Child Tax Credit

This factsheet explains whether you or your spouse/partner are entitled to the Child Tax Credit and the childcare element of the Working Tax Credit.

Claims for the Working Tax Credit other than the childcare element are not covered in detail here. It is aimed at low income workers. As the amount of Child Tax Credit may be dependent on the potential benefits payable under the Working Tax Credit, you may need to look at the benefits under the Working Tax Credit system. The rates of Working Tax Credits are shown as an appendix to this factsheet.  A tax credit claim could affect other state benefits (but not child benefit).  Such impact is not further considered here.

The credit and the childcare element of the Working Tax Credit are paid direct to the main carer, usually the mother.

Claiming Child Tax Credit

Who makes the claim?

Couples must make a joint tax credits application. If you are part of a couple, you cannot decide to apply as a single person. A couple is:

  • a man or a woman who are married and living together, or
  • a man and a woman living together as if they are married, or
  • a same sex couple who have entered into a civil partnership, or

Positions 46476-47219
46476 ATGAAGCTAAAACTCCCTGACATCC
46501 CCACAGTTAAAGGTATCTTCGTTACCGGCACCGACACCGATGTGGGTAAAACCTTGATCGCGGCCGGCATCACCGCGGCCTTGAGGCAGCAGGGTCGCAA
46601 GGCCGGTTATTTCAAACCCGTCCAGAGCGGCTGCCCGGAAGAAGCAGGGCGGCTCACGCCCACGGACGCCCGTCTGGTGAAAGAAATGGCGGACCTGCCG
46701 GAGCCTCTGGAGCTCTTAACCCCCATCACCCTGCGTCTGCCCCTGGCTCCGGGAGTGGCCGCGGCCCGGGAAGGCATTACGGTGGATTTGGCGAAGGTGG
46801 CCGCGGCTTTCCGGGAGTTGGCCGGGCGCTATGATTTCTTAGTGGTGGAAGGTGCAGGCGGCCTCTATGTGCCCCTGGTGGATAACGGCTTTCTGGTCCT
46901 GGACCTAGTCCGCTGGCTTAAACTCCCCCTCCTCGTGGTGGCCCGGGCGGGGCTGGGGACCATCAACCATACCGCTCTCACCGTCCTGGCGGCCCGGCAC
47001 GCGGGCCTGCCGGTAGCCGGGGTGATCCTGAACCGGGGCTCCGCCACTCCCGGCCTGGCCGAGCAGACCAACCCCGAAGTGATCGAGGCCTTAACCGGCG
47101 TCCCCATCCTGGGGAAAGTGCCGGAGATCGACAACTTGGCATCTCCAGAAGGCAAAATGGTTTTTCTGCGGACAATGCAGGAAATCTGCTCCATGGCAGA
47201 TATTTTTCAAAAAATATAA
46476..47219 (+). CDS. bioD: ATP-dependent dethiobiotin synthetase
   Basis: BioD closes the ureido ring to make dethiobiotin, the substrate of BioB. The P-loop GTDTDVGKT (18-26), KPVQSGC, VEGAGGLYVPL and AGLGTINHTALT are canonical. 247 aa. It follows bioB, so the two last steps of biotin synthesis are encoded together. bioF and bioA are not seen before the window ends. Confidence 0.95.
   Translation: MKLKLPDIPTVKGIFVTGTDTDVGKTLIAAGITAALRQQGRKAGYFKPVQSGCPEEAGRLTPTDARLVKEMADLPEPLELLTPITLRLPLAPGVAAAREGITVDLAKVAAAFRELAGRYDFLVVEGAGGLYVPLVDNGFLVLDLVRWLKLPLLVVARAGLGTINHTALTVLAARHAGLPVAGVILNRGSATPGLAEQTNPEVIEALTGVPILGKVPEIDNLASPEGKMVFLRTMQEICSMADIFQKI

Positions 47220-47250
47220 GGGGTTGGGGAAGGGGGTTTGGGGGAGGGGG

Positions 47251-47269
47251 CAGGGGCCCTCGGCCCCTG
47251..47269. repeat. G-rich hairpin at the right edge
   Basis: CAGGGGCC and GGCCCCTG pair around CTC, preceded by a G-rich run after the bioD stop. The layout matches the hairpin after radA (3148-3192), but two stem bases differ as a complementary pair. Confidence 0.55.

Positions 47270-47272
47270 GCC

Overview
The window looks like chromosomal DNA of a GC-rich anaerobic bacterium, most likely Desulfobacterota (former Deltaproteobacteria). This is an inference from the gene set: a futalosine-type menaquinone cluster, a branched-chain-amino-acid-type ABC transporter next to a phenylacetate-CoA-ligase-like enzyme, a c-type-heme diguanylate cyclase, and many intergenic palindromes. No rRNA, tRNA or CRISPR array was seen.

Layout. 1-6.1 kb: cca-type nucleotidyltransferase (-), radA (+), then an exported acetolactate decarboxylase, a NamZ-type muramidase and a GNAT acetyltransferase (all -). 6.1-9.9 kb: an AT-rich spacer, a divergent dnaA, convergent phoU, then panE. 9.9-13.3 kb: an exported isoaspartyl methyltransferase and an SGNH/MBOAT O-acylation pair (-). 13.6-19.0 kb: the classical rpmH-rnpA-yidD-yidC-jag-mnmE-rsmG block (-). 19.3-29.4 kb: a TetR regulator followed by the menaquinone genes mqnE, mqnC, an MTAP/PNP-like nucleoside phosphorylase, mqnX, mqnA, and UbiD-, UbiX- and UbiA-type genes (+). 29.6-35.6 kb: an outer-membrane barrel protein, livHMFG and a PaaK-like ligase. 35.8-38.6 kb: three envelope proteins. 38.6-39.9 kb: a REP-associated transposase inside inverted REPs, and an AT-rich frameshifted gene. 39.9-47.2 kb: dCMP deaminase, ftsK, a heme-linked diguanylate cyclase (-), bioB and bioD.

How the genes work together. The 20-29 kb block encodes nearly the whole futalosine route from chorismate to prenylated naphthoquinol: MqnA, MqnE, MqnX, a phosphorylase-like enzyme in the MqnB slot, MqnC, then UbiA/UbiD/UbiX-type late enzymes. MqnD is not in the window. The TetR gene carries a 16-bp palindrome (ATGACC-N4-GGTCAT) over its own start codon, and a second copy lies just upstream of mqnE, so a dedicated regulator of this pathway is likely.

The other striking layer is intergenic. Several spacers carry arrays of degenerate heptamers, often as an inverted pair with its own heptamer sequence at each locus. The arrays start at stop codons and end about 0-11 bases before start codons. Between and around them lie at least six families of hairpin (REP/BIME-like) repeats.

• a same sex couple who live together as if in a civil partnership.

The income of couples must be added together for the threshold tests below.

Qualifying child

Child Tax Credit is for people who are legally responsible for at least one child or qualifying young person. (See appendix.)


The childcare element of the Working Tax Credit

Who makes the claim?

From 6 April 2012, couples with children must work at least 24 hours a week between them, with at least one of them working 16 or more hours. If only one member of the couple works, that person must work at least 24 hours.

There are some exceptions to the 24 hours rule. Couples with children will still qualify for WTC if:

  • one partner who is working at least 16 hours per week is eligible for the disabled worker element of WTC, or is aged 60 or over; or